About phosphorylase kinase deficiency of liver

What is phosphorylase kinase deficiency of liver?

Glycogen storage disease VIII is one of a group of hereditary disorders caused by a lack of one or more enzymes involved in glycogen synthesis or breakdown and characterized by deposition of abnormal amounts or types of glycogen in tissues. Excessive amounts of glycogen (which acts to store energy for later use) are deposited in the liver, causing it to become enlarged (hepatomegaly).

What are the symptoms for phosphorylase kinase deficiency of liver?

The three main features of phosphoglycerate kinase deficiency are hemolytic anemia, intellectual disability, and muscle problems (myopathy). An individual with the disorder may be affected by one or more of these features, but it is unusual for one person to exhibit all three signs.

Individuals with childhood PGK deficiency have some degree of Intellectual disability with delayed language acquisition. Some have epilepsy and strokes.

Most adult patients are moderately affected, and heterozygous females may show only mild hemolytic anemia with no myopathy or intellectual disability.

Myopathy with exercise-induced stiffness, cramps, and muscle Pain is seen in adolescents and young adult males. The cramps are often severe and may incapacitate the individual for hours. Myoglobinuria is often seen in severe episodes.

What are the causes for phosphorylase kinase deficiency of liver?

PGK is considered to be an inborn error of metabolism that is inherited in an X-linked manner. The gene responsible is located on the X chromosome (Xq13).

Chromosomes, which are present in the nucleus of human cells, carry the genetic information for each individual. Human body cells normally have 46 chromosomes. Pairs of human chromosomes are numbered from 1 through 22 and the sex chromosomes are designated X and Y. Males have one X and one Y chromosome and females have two X chromosomes. Each chromosome has a short arm designated “p” and a long arm designated “q”. Chromosomes are further sub-divided into many bands that are numbered. For example, “chromosome Xq13” refers to band 13 on the long arm of the X chromosome. The numbered bands specify the location of the thousands of genes that are present on each chromosome.

X-linked genetic disorders are conditions caused by an abnormal gene on the X chromosome and manifest mostly in males.  Females that have a defective gene present on one of their X chromosomes are carriers for that disorder. Carrier females usually do not display symptoms because females have two X chromosomes and only one carries the defective gene.  Males have one X chromosome that is inherited from their mother and if a male inherits an X chromosome that contains a defective gene he will develop the disease.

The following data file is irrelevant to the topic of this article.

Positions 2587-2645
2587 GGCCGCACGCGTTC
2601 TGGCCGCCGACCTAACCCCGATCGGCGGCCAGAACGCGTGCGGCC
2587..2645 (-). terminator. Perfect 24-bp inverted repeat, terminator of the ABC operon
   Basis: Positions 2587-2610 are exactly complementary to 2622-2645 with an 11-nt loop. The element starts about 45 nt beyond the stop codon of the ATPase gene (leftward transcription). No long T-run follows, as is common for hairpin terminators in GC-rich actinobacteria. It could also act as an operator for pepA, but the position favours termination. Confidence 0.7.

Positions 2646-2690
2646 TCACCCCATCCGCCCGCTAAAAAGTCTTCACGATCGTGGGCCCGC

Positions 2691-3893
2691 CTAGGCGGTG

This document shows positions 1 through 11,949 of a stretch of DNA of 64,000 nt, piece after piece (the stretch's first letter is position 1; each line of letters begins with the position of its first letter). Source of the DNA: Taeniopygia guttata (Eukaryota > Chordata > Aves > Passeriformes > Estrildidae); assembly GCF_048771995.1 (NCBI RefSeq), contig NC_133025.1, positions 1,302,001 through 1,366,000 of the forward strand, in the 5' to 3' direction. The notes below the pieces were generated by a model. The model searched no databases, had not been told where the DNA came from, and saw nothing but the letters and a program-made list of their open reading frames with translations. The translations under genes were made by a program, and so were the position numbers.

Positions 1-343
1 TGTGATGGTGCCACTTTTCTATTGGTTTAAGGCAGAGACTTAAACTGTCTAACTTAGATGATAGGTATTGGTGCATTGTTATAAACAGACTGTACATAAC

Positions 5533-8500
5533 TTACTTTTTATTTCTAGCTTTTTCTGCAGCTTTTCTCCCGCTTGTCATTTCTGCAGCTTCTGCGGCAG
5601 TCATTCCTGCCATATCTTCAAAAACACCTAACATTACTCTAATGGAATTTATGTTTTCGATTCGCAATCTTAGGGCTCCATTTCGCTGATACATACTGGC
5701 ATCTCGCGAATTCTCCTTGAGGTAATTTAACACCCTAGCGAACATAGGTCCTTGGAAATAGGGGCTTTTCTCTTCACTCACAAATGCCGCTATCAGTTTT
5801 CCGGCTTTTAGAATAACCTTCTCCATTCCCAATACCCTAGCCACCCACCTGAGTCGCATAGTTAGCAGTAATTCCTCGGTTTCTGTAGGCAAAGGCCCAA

Female carriers of an X-linked disorder have a 25% chance with each pregnancy to have a carrier daughter like themselves, a 25% chance to have a non-carrier daughter, a 25% chance to have a son affected with the disease and a 25% chance to have an unaffected son.

If a male with an X-linked disorder is able to reproduce, he will pass the defective gene to all of his daughters who will be carriers.  A male cannot pass an X-linked gene to his sons because males always pass their Y chromosome instead of their X chromosome to male offspring.

What are the treatments for phosphorylase kinase deficiency of liver?

Treatment of phosphoglycerate kinase deficiency may consist of iron supplements and blood transfusions when needed. The avoidance of strenuous exercise when evidence that muscle breakdown has taken place is very important and special care is needed during neurologic crisis to avoid life-threatening situations. Bone marrow transplantation may be an option in cases with severe neurological deterioration.

Genetic counseling may be of benefit for patients and their families. Other treatment is symptomatic and supportive.

What are the risk factors for phosphorylase kinase deficiency of liver?

Phosphoglycerate kinase deficiency is a very rare disorder that is fully expressed in males only. However, females who carry a single copy of the disease gene (heterozygous carriers) may exhibit some symptoms associated with the disorder (i.e., hemolytic anemia). The disorder can be diagnosed at birth when enzymatic testing is done. More than 30 cases of PGK deficiency have been written up in the medical literature. It is thought that there are people with the disease who do not receive a diagnosis.

Is there a cure/medications for phosphorylase kinase deficiency of liver?

Iron supplements and blood transfusions may help

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